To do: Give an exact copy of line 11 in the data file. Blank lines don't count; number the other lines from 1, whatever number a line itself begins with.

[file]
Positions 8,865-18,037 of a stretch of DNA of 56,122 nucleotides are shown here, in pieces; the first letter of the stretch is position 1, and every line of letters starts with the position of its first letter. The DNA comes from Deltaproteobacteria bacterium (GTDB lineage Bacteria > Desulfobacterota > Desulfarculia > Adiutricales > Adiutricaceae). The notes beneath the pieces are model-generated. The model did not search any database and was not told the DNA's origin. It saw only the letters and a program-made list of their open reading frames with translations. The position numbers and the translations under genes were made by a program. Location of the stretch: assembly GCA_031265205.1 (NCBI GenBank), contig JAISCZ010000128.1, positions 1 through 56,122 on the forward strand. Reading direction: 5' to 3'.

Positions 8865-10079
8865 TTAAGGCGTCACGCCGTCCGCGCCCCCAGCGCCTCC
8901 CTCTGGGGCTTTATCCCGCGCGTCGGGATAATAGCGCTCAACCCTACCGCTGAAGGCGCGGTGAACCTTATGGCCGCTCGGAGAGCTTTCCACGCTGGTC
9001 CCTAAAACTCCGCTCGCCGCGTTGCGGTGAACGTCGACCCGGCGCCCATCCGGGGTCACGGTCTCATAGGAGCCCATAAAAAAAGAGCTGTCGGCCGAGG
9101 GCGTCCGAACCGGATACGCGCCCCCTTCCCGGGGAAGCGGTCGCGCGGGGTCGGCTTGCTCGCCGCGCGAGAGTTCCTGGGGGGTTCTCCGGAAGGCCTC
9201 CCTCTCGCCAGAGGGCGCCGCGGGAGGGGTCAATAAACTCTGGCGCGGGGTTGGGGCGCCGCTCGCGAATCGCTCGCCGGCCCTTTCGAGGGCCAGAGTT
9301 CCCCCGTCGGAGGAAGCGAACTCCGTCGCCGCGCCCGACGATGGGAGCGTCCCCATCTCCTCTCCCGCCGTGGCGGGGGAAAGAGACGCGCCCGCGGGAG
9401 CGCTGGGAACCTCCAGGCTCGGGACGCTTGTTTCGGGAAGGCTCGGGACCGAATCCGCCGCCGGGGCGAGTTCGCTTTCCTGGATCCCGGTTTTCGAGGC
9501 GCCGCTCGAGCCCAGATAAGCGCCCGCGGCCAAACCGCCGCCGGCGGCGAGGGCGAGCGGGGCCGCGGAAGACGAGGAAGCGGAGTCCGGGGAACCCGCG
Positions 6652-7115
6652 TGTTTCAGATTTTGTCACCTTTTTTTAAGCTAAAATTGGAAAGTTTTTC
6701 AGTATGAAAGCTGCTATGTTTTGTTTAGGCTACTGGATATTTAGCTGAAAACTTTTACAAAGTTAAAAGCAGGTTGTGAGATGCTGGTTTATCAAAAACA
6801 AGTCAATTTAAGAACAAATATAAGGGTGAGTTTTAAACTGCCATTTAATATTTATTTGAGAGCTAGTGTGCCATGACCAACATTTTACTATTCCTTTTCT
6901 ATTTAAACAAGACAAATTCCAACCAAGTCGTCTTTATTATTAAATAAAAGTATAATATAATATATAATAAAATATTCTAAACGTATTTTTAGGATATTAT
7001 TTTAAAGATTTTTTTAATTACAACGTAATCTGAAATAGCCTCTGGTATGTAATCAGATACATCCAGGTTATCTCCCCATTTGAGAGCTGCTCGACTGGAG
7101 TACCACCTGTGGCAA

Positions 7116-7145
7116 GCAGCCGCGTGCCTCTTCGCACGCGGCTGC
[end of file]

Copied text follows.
Positions 6652-7115